A killer thriller.

Pub Date: April 7, 2020

ISBN: N/A

Page Count: 360

Publisher: Soho Crime

Review Posted Online: May 4, 2020

Kirkus Reviews Issue: May 15, 2020

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An incredible connector text for young readers eager to graduate to weighty conversations about our yesterday, our now, and...

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THE UNDEFEATED

Past and present are quilted together in this innovative overview of black Americans’ triumphs and challenges in the United States.

Alexander’s poetry possesses a straightforward, sophisticated, steady rhythm that, paired with Nelson’s detail-oriented oil paintings, carries readers through generations chronicling “the unforgettable,” “the undeniable,” “the unflappable,” and “the righteous marching ones,” alongside “the unspeakable” events that shape the history of black Americans. The illustrator layers images of black creators, martyrs, athletes, and neighbors onto blank white pages, patterns pages with the bodies of slaves stolen and traded, and extends a memorial to victims of police brutality like Sandra Bland and Michael Brown past the very edges of a double-page spread. Each movement of Alexander’s poem is a tribute to the ingenuity and resilience of black people in the U.S., with textual references to the writings of Gwendolyn Brooks, Martin Luther King Jr., Langston Hughes, and Malcolm X dotting stanzas in explicit recognition and grateful admiration. The book ends with a glossary of the figures acknowledged in the book and an afterword by the author that imprints the refrain “Black. Lives. Matter” into the collective soul of readers, encouraging them, like the cranes present throughout the book, to “keep rising.”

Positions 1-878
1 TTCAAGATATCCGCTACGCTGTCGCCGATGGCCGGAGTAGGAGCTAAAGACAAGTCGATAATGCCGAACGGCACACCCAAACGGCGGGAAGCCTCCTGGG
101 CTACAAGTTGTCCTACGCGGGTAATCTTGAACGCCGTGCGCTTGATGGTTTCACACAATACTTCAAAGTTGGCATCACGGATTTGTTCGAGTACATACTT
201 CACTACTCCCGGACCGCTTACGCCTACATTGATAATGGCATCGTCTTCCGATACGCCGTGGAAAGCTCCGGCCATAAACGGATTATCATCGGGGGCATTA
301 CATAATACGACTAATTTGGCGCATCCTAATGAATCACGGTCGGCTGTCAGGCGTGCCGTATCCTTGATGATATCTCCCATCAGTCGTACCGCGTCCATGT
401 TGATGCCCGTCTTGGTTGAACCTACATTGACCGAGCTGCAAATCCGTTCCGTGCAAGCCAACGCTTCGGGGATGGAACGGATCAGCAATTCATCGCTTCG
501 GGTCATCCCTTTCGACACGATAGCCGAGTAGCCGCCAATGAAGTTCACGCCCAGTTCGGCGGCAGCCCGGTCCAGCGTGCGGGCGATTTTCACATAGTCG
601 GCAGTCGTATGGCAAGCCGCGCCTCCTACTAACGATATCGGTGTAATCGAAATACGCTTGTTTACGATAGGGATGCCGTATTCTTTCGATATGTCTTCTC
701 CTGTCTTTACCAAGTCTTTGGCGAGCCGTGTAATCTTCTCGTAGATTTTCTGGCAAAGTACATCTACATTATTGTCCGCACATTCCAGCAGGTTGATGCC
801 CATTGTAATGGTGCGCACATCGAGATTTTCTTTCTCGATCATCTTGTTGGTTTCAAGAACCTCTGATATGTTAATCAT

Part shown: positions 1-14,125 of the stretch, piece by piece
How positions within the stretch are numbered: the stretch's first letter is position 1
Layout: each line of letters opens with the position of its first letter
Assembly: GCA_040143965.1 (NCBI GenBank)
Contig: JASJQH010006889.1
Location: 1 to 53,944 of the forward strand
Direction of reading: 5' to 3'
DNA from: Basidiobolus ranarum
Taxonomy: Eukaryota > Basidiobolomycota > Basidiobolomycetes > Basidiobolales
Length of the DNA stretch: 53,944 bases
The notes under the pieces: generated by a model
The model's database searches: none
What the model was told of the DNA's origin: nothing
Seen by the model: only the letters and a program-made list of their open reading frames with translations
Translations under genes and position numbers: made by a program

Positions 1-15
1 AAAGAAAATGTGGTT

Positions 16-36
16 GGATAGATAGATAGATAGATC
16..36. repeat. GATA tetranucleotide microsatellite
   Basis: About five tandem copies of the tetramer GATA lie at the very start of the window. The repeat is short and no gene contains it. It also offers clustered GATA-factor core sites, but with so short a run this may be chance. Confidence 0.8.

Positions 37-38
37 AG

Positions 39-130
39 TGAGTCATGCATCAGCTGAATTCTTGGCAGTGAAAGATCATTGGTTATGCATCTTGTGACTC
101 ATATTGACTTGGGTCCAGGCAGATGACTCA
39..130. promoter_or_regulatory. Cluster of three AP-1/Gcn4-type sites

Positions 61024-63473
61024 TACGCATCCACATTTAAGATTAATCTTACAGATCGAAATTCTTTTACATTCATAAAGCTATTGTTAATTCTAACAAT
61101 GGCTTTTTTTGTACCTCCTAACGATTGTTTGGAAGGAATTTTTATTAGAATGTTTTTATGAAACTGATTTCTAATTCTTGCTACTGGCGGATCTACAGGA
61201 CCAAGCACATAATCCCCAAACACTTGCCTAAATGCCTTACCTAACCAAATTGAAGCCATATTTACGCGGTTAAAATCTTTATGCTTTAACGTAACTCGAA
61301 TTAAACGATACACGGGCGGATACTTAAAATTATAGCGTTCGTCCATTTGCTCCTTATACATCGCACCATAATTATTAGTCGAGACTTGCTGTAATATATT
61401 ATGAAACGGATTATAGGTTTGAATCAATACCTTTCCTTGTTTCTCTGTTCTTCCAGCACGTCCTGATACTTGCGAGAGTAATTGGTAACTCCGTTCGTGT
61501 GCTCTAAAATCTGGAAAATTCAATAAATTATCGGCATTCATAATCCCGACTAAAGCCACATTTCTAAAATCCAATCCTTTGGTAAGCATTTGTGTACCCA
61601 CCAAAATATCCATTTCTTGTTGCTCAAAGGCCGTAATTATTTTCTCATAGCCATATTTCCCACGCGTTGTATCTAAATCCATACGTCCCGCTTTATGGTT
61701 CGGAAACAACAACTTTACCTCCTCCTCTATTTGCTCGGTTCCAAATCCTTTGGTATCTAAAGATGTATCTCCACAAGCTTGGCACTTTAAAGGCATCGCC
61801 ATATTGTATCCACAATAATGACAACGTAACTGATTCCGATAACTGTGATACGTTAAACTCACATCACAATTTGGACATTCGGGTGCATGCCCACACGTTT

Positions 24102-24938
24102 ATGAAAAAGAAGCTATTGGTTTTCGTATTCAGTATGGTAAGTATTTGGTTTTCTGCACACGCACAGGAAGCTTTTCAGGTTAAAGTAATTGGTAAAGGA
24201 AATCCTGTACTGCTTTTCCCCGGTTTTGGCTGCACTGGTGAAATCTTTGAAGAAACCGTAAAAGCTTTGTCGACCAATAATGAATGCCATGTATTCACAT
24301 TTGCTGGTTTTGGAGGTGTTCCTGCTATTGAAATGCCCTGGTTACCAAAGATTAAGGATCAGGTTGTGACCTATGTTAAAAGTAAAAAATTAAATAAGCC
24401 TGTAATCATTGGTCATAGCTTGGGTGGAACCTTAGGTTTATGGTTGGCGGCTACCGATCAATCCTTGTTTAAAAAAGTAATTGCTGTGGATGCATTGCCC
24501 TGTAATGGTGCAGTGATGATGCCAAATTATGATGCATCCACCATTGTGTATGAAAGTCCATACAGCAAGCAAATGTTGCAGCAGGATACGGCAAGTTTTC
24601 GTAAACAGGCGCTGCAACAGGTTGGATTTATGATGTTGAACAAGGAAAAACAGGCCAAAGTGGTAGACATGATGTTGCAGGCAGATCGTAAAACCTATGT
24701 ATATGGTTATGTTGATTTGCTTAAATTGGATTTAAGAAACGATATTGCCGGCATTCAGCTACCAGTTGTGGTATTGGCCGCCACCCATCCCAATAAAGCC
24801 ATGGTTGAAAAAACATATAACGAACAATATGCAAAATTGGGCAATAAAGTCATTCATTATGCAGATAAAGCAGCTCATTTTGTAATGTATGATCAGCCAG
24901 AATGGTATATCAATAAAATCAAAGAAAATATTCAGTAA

An incredible connector text for young readers eager to graduate to weighty conversations about our yesterday, our now, and our tomorrow. (Picture book/poetry. 6-12)

Pub Date: April 2, 2019

ISBN: 978-1-328-78096-6

Page Count: 40

Publisher: Versify/HMH

Review Posted Online: Jan. 15, 2019

Kirkus Reviews Issue: Feb. 1, 2019